Graston Soft Tissue Technique

Graston Soft Tissue Technique

Many times the most elusive piece of the healing puzzle is a clinically concise description of the pain

What Is The Graston Soft Tissue Technique?

Graston technique is a non-invasive treatment for soft tissue injuries. Soft tissue injuries whether chronic, acute or post surgical can often be frustrating and take a long time to heal, even with appropriate treatment. These types of injuries are often caused by participation in sports and exercise activities, but they can also occur from simple day-to-day repetitive use. Examples of such injuries include, but are not limited to:

  • Achilles Tendonitis
  • Carpal Tunnel
  • Bursitis
  • Sprains
  • Strains
  • Contusions
  • IT Band Syndrome
  • Lumbar Strain
  • Plantar Fasciitis
  • And more…

Graston Technique® (GT), the leading modality in Instrument-Assisted soft tissue mobilization, was introduced in 1994. This technique is an innovative, evidence-based form of instrument-assisted soft tissue mobilization that enables clinicians to detect and effectively break down scar tissue and fascial restrictions, as well as help patients maintain optimal range of motion. GT is clinically proven to achieve faster and better outcomes for acute and chronic conditions.

The non-invasive technique uses specially designed stainless steel instruments to help the clinician identify and treat areas exhibiting soft tissue fibrosis or chronic inflammation. GT allows a clinician to get as deep into the tissue as necessary to invoke change, yet be sensitive to patient pain and tolerance. As the instruments are moved over the affected area and come in contact with the adhesions, they help break up scar tissue and fascial restrictions. In time, this process will reduce or eliminate the adhered fibers, restoring range of motion and eliminating the associated pain. It will help transform your soft tissue injury into healthy functioning tissue.

Benefits of the Graston Technique®:

  • Decreases overall time of treatment
  • Fosters faster rehabilitation/recovery
  • Reduces need for anti-inflammatory medication
  • Resolves chronic conditions thought to be permanent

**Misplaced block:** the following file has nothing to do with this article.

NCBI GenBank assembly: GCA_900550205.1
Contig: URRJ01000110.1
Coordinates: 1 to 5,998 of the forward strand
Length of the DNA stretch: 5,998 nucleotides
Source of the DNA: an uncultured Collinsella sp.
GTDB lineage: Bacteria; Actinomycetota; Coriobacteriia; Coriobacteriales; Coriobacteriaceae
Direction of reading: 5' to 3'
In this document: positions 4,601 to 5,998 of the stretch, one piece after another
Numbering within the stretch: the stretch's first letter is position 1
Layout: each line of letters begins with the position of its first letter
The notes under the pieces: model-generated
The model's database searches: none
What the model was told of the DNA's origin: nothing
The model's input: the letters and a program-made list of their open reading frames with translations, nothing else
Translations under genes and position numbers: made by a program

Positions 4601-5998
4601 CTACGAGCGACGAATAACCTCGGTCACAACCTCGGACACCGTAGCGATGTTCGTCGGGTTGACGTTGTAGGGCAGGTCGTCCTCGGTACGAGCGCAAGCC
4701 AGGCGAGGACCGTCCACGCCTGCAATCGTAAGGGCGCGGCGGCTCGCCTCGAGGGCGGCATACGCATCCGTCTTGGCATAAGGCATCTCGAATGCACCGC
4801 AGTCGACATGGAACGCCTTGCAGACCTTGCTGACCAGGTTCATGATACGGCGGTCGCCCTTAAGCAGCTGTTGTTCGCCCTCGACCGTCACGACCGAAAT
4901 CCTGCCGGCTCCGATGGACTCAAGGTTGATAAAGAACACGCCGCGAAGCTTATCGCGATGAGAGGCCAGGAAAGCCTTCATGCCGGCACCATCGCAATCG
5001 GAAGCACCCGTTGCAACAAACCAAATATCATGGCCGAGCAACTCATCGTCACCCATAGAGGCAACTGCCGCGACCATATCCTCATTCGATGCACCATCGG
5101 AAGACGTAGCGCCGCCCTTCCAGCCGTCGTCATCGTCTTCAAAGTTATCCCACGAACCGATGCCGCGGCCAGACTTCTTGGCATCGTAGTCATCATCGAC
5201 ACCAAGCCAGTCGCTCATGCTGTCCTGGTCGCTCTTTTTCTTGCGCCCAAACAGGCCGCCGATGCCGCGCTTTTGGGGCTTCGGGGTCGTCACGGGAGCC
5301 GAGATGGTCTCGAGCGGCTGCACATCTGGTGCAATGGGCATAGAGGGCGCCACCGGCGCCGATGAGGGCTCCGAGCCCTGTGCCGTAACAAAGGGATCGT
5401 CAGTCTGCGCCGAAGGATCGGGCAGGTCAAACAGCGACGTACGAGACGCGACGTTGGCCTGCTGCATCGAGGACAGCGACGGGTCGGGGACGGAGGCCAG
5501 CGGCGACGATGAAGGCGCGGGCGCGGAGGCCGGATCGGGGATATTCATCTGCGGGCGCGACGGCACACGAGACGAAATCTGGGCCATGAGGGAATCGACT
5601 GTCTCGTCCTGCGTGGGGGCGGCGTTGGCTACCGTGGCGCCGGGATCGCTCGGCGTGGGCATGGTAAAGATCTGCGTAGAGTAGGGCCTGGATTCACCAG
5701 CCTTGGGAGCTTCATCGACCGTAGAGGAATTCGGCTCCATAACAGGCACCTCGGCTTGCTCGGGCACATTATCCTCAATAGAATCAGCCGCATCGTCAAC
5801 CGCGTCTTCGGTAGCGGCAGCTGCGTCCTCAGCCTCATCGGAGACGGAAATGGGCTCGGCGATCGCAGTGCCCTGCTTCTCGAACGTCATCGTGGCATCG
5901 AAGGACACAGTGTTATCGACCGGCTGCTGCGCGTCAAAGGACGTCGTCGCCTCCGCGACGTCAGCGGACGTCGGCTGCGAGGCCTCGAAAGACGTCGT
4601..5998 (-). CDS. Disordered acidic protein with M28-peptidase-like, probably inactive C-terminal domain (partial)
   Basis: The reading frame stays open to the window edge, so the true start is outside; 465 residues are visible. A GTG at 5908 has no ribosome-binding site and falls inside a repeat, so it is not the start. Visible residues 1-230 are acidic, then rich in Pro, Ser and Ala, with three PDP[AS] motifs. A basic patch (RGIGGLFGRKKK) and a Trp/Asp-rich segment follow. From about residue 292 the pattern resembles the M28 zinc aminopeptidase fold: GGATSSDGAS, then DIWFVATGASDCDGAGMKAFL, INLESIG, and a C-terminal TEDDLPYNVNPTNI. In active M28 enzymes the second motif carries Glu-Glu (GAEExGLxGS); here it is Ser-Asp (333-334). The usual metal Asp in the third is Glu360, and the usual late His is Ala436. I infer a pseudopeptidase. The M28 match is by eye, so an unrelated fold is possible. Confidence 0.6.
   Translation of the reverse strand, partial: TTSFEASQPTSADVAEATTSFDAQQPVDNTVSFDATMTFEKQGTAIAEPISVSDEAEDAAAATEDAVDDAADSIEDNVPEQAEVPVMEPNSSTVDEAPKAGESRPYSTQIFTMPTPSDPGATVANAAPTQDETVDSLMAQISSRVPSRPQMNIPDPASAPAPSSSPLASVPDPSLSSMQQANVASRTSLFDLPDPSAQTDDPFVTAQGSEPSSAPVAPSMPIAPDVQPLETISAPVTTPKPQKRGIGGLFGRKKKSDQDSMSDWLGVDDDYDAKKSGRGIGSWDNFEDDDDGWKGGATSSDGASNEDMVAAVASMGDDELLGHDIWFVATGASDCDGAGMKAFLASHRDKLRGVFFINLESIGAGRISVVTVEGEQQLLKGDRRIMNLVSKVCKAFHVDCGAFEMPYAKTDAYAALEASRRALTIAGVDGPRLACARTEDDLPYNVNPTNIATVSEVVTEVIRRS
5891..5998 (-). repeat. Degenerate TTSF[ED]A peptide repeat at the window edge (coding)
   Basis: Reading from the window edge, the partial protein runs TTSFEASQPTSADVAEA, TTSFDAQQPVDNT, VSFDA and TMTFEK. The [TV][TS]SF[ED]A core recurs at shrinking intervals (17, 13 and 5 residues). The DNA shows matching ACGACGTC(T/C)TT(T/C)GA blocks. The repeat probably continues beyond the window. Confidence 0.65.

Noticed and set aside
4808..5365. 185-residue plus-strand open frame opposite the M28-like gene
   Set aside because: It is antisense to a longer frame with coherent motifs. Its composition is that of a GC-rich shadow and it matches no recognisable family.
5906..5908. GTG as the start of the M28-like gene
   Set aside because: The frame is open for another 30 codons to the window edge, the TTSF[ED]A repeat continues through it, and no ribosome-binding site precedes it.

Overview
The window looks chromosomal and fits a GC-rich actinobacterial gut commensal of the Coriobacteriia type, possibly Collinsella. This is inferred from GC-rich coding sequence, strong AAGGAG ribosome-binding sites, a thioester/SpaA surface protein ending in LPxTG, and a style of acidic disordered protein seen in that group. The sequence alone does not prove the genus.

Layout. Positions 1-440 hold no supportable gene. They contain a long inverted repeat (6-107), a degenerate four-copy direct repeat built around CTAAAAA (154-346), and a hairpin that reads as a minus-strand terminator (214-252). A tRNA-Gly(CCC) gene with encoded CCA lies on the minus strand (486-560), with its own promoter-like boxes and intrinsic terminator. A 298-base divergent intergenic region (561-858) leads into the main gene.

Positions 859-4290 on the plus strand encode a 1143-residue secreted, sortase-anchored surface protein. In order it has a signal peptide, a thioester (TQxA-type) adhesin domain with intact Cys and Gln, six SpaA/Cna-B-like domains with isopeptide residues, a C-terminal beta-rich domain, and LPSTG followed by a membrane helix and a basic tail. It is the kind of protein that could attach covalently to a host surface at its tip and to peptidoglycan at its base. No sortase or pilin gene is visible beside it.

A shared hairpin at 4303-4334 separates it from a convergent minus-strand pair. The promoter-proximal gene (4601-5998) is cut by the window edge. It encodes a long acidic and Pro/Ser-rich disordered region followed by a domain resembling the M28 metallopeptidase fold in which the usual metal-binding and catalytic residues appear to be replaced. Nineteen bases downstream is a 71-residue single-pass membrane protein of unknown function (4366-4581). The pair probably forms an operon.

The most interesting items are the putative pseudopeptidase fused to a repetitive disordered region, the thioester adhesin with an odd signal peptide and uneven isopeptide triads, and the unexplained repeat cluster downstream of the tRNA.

Patients usually receive two treatments per week during a four-to-five week period. Most patients have a positive response by the third to fourth treatment.

It’s no secret that pro athletes get the best therapies available, but many people just assume that these therapies are not an option for them—and they couldn’t be farther from the truth.

Understanding The Origin, Location, Frequency, & Duration Of The Pain.

Many times the most elusive piece of the healing puzzle is a clinically concise description of the pain. This does not come easily for most people. Keeping an Oasis Physical Therapy Journal can get you “in touch” with your pain and help you communicate more effectively with your health care professionals.

Pain Comes From 3 Main Origins:

1. Injury

Tissues, such as muscles, tendons, ligaments, and discs, that are damaged or disrupted by sprains, strains, tears, or herniations, and are in need of repair. The role of your physical therapist  is to prevent further injury and promote healing. Physical therapists determine when and how it is appropriate to get you moving again. 

2. Pathology (Disease Process)

This can be a serious disease that requires further medical investigation or treatment. Physical therapists are specially trained to spot “red flags” – signs of pathology that require medical referral. More common pathologies are chronic, degenerative conditions like arthritis, osteoporosis, spinal stenosis, osteoarthritis, or other disorders such as diabetes and obesity, that require a safe and effective exercise approach. Physical therapists combine specialized knowledge of these conditions with advanced understanding and application of exercise principles to help you manage or reverse such problems.

3. Persistent Pain

Pain that occurs in the absence of injury or pathology or that persists beyond the period of time expected for healing. All pain originates in the nervous system because it is the only tissue in your body that is sensitive. Persistent pain results primarily from increased sensitivity of this system. Two further categories can be determined based on the nature of your sensitivity: 

Mechanical Pain